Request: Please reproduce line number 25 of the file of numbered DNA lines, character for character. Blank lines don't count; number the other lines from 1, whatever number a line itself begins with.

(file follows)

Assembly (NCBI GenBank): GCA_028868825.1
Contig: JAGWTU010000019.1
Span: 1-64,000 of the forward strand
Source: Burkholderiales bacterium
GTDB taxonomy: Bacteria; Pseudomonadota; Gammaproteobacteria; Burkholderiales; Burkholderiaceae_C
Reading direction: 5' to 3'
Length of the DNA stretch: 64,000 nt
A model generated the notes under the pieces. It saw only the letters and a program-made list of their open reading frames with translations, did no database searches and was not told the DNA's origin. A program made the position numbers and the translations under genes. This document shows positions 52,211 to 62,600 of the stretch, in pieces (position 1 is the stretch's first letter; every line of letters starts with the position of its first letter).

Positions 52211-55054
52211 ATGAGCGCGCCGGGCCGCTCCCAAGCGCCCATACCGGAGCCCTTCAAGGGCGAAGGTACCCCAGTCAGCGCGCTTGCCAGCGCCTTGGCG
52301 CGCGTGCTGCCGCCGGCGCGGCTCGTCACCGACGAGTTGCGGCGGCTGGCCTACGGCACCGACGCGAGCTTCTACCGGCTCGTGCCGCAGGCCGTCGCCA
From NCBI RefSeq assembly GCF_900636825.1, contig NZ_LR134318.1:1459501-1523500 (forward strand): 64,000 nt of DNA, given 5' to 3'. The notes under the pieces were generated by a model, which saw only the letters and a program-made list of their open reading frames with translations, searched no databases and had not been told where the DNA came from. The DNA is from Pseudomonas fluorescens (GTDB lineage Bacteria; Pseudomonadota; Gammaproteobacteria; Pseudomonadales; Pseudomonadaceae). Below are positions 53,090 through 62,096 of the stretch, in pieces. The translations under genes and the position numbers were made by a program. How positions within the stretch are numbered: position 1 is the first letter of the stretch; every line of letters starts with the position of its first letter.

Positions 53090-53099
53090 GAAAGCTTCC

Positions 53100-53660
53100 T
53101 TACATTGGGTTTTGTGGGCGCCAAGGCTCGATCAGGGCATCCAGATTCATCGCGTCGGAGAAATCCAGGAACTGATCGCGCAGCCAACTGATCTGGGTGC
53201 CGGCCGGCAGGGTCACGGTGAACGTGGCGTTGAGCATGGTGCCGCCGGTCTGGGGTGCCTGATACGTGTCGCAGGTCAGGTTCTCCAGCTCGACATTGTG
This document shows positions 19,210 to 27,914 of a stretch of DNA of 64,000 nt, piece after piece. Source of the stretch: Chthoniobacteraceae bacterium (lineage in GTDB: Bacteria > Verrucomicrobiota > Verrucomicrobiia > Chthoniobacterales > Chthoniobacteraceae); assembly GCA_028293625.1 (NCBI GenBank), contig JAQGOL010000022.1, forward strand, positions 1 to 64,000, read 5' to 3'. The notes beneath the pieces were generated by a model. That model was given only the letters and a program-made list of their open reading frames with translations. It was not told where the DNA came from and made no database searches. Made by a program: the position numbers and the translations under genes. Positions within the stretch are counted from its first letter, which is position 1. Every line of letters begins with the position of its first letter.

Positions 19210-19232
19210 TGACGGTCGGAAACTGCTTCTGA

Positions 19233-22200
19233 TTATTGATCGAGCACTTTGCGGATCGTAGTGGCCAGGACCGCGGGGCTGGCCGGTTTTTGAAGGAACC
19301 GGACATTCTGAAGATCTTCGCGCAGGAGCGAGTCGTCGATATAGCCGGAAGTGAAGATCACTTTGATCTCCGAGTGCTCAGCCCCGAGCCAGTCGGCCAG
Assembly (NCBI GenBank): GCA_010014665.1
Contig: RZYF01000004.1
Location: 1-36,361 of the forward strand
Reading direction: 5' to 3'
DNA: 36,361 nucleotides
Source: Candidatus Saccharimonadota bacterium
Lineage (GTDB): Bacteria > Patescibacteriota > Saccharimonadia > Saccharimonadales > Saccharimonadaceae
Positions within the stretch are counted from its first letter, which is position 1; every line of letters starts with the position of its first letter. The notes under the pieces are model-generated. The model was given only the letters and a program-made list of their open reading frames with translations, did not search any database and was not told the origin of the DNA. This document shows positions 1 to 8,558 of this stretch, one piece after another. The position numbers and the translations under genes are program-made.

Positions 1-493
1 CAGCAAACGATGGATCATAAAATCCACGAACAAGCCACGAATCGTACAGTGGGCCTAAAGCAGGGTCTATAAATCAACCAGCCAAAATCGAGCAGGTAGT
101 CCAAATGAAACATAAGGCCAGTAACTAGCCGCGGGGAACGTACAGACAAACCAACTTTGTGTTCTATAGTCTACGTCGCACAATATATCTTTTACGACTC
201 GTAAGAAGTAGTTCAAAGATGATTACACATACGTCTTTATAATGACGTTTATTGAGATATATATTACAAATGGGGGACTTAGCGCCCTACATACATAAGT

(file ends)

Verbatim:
Assembly (NCBI GenBank): GCA_010014665.1